Turkey could be eyeing new Syria operation to distract from pandemic, expert says

The Turkish government may target oil assets in eastern Syria in a bid to divert attention away from the coronavirus pandemic spreading in the country, an analyst wrote in the Jerusalem Post.

“Turkey’s leadership thrives on crises,” Middle East affairs commentator Seth Frantzman said. “Even as the pandemic spreads, Turkey’s media wants to remind viewers that it is fighting ‘terrorists’ in eastern Syria.”

Turkish President Recep Tayyip Erdoğan said on March 9 that Syrian oil revenues should be used to rebuild the war-torn country, raising concerns for U.S.-backed Kurdish forces operating in Syria's energy-rich Hasakah and Deir al-Zor provinces.

Turkey launched a military operation against the Kurdish-led People’s Protection Units (YPG) and its affiliates last October, after the United States pulled most of its forces out of Syria. A small U.S. contingent was left behind to help the Kurds defend oil reserves in the east of the country captured in the fight against the Islamic State (ISIS).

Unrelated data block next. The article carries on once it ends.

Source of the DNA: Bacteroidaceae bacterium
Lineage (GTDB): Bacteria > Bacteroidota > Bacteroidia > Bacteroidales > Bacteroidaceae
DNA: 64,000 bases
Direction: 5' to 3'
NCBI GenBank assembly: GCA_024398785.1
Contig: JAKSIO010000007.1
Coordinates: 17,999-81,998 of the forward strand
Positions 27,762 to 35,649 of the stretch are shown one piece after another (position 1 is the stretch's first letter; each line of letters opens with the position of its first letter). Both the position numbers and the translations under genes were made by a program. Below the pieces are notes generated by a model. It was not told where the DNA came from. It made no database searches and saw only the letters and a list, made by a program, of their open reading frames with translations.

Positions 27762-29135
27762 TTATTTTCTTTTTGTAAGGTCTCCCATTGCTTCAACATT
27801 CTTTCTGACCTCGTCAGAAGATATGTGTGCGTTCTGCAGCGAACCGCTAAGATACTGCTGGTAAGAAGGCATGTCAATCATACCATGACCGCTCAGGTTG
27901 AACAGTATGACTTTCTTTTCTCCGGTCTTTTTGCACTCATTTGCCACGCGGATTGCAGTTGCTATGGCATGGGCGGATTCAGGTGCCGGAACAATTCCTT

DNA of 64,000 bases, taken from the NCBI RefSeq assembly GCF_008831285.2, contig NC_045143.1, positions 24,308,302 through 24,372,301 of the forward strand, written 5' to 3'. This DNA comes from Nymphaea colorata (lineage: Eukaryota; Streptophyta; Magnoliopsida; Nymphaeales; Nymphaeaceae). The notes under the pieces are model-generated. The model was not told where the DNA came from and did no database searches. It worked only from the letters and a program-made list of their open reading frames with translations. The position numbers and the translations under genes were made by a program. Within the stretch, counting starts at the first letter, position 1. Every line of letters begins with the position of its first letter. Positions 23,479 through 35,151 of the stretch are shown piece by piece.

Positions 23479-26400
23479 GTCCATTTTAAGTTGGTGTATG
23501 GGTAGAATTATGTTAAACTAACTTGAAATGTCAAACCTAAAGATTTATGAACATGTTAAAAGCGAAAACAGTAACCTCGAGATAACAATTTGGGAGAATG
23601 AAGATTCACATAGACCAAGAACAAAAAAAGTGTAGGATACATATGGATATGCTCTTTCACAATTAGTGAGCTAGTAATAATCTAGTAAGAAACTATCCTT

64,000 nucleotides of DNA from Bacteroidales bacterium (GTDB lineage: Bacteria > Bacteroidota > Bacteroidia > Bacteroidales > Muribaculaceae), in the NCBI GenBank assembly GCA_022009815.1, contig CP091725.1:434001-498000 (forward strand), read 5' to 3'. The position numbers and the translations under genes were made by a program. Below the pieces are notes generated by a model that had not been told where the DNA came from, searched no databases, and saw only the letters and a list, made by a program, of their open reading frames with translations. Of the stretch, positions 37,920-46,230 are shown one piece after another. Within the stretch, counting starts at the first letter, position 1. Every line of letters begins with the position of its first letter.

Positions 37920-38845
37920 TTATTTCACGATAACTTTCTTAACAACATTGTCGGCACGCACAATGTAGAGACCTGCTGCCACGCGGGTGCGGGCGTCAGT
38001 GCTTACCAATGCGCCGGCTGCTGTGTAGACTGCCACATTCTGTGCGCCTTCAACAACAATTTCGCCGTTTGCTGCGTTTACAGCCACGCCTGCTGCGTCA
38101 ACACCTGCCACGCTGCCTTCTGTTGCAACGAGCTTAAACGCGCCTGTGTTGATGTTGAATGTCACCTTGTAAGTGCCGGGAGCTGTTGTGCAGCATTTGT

Russia and Turkey both want the United States out of eastern Syria, Frantzman wrote.

“Russia may see an opportunity to press the U.S. to leave more of eastern Syria, and Russia may think it can come to some kind of deal of trading Idlib to the Syrian regime in return for oil revenues to Turkey,” he said.

Turkey’s support of the anti-Damascus factions in Syria’s northwestern Idlib province has placed it at odds with Moscow-backed Syrian government forces.

Ankara allowed the pro-government forces to rout groups independent from the Turkish-backed Syrian National Army to ally with Turkey in return for protection, building the proxy necessary to carry out an operation in eastern Syria, Frantzman wrote.

After the Feb. 27 air strike that killed 36 Turkish soldiers, Turkey turned to Moscow to secure a deal to remove U.S. influence and what little backing Kurdish forces have in Syria, he wrote.

“Turkey now wants to ‘revive Syria’, apparently to help keep Russian-backed Assad regime in power, despite Turkey’s past statements critiquing [Syrian President Bashar] Assad,” the analyst said.